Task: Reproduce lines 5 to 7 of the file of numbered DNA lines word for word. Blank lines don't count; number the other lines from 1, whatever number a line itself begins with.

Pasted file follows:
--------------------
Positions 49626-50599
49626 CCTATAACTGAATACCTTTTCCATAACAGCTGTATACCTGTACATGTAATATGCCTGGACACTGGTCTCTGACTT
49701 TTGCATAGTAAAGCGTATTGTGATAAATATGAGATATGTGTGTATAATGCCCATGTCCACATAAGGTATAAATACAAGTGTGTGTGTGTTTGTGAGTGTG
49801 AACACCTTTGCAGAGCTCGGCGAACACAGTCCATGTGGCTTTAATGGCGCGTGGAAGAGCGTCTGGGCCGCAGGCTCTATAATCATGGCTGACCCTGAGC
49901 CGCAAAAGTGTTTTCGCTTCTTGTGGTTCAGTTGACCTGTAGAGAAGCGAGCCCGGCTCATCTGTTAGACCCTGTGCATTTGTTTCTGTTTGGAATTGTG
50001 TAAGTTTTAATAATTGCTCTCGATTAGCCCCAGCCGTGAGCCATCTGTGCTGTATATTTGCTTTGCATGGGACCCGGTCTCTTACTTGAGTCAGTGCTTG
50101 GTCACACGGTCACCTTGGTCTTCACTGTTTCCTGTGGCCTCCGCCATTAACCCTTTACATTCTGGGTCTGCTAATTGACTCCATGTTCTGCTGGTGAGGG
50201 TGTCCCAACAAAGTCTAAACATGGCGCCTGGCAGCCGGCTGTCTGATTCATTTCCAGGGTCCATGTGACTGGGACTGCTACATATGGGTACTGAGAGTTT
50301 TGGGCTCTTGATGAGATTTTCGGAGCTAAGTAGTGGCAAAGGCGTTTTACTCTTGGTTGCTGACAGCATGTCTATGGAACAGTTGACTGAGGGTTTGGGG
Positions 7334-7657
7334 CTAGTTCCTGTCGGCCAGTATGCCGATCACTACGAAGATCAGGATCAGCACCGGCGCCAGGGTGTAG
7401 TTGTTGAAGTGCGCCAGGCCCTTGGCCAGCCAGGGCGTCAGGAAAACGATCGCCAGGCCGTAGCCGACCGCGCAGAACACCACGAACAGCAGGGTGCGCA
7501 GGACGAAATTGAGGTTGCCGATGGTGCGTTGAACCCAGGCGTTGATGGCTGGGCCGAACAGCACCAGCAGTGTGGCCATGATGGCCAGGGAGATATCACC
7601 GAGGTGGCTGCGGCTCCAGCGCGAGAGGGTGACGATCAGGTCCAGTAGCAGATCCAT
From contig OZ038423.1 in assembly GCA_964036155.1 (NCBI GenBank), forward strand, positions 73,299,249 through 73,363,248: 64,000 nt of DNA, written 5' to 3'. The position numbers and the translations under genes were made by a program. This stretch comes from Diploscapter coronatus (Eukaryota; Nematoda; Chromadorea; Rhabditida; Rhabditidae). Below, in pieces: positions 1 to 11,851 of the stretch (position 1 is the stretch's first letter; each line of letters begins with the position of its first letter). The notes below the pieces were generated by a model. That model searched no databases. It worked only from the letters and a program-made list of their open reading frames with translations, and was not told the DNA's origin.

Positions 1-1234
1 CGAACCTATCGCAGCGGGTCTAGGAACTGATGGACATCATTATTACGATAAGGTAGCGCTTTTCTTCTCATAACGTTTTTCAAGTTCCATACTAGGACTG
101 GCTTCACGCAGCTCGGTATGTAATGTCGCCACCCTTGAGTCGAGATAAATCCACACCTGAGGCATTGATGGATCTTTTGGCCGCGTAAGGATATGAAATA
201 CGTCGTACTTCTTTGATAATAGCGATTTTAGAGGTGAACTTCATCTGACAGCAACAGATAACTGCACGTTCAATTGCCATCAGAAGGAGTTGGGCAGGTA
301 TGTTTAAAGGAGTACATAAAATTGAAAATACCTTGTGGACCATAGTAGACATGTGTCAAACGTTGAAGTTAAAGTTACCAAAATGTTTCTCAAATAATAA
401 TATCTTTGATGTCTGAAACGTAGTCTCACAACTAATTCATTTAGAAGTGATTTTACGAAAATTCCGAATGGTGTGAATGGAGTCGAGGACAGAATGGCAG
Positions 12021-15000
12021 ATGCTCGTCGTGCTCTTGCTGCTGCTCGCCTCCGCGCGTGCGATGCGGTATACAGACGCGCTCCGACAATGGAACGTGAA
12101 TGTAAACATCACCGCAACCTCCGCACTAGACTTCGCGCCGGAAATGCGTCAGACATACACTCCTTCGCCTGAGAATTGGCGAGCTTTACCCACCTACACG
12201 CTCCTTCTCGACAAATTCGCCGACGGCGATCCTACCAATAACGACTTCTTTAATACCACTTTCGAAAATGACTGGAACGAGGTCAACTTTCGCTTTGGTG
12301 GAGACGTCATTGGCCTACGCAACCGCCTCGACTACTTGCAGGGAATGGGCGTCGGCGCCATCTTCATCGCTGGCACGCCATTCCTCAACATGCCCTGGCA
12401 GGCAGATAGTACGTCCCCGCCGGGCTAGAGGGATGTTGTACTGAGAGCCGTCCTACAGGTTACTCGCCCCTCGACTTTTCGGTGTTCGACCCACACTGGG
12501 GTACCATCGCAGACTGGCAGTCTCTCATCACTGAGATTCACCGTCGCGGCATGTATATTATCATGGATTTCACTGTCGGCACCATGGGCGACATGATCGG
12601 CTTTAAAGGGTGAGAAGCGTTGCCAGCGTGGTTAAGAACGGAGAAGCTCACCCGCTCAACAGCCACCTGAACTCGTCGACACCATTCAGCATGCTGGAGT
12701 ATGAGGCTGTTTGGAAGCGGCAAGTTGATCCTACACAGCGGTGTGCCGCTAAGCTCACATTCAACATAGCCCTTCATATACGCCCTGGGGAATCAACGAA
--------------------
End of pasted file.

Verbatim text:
49901 CGCAAAAGTGTTTTCGCTTCTTGTGGTTCAGTTGACCTGTAGAGAAGCGAGCCCGGCTCATCTGTTAGACCCTGTGCATTTGTTTCTGTTTGGAATTGTG
50001 TAAGTTTTAATAATTGCTCTCGATTAGCCCCAGCCGTGAGCCATCTGTGCTGTATATTTGCTTTGCATGGGACCCGGTCTCTTACTTGAGTCAGTGCTTG
50101 GTCACACGGTCACCTTGGTCTTCACTGTTTCCTGTGGCCTCCGCCATTAACCCTTTACATTCTGGGTCTGCTAATTGACTCCATGTTCTGCTGGTGAGGG